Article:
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Ken
06-29-05, 01:56 PM
From Seacoastonline.com (http://www.seacoastonline.com/):

Tue. June 28, 2005

A day at the dragway

By Rachel Forrest
currents@seacoastonline.com (currents@seacoastonline.com)


http://www.seacoastonline.com/news/exeter/e6_28cur.jpg
Photo courtesy of New England Dragway

The rev of engines, the squeal of tires, the pungent aroma of exhaust and burning rubber comes just before the invigorating sound of speed as a í69 Camaro tears down a quarter-mile of flat, gleaming track - drag racing is one "hot" sport.

So whatís a day (or night) like at New England Dragway in Epping? It can be many things, but itís always exciting. There are big "Nights of Thrills," all-day extravaganzas with professional racers, hot rods and jet dragsters. Or try out a top bike session or in September, the International Hot Rod Associationís North American Nationals, not to be missed. But there are many days when the amateur racers come out to play. Street Night is the venue for just regular old guys and gals to bring in their cars and try them out on the professional track, if they meet the safety regulations, of course.

On a recent Wednesday evening, the sun came out after a heavy rain and warmed up the asphalt leading up to the gates at the Dragway. At 5 p.m. the gates open to let in lines of cars, motorcycles and trucks of all shapes and sizes. They pay a $17 fee (spectators pay $10, less for kids) and theyíre on their way to the check-in area where officials qualify them to race. One thing thatís great about an evening at Street Night is that you can go down and talk to the racers as they get qualified or wait to race, which would be fun for those kids big and little who love cars and bikes.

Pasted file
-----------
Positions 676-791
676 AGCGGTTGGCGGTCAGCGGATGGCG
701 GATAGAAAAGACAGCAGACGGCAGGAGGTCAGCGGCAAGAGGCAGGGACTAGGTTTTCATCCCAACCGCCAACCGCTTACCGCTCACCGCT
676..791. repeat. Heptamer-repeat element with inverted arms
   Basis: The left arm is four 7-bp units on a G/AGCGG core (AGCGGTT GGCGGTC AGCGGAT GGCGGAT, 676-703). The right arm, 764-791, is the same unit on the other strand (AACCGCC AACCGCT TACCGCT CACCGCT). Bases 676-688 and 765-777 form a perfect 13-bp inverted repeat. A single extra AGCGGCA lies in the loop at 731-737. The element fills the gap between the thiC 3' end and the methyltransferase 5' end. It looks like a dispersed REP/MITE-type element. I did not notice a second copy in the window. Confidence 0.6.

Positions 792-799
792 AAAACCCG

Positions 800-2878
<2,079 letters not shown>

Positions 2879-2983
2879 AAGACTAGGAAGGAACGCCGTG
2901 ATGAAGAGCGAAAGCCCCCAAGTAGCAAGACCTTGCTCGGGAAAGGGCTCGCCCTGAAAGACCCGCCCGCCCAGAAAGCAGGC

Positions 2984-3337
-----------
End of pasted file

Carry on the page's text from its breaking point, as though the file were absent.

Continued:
Frank "Bondo" Szarek brought his í86 Corvette, although his friend was racing it, describing themselves as " a couple of old-timers in our 60s reliving what we did in our youth."

He said that even the professionals on those nights allow spectators to go down and talk to them and it adds an element of fun and an alternative to watching the races. After the cars are checked in and given a number, they all line up to race in pairs. Grab a sausage sandwich and a soda and go sit in the bleachers. They also have pizza, burgers, wraps and ice cream. Itís best to sit up high to see it all. Some folks like to sit down at the finish, but most seem to drift toward the middle. Most of the Street Night evenings are sponsored by a rock station, this evening it was Rock 101 so Jethro Tull plays over the speakers lining the track. The evenings are also sponsored by a car dealer, this evening Bonneville and Son in Manchester, and periodic pitches for great cars and raffles come over the sound system.

There are all kinds of cars and the people who love them who engage in racing their own cars. Some of the cars are just their regular ride-even Audis and VWs, and some are all souped-up muscle cars like Firebirds and plenty of Mustangs.

The drivers are like those guys who want to drag race late at night on the street, but since theyíre responsible adults with families and jobs, they come to the Dragway to do it legally and safely instead in a regulated contained environment with emergency equipment on hand just in case.

Brent Abrams has been coming to the Dragway for three years. He has a gorgeous red 1997 Corvette with a super-charged engine.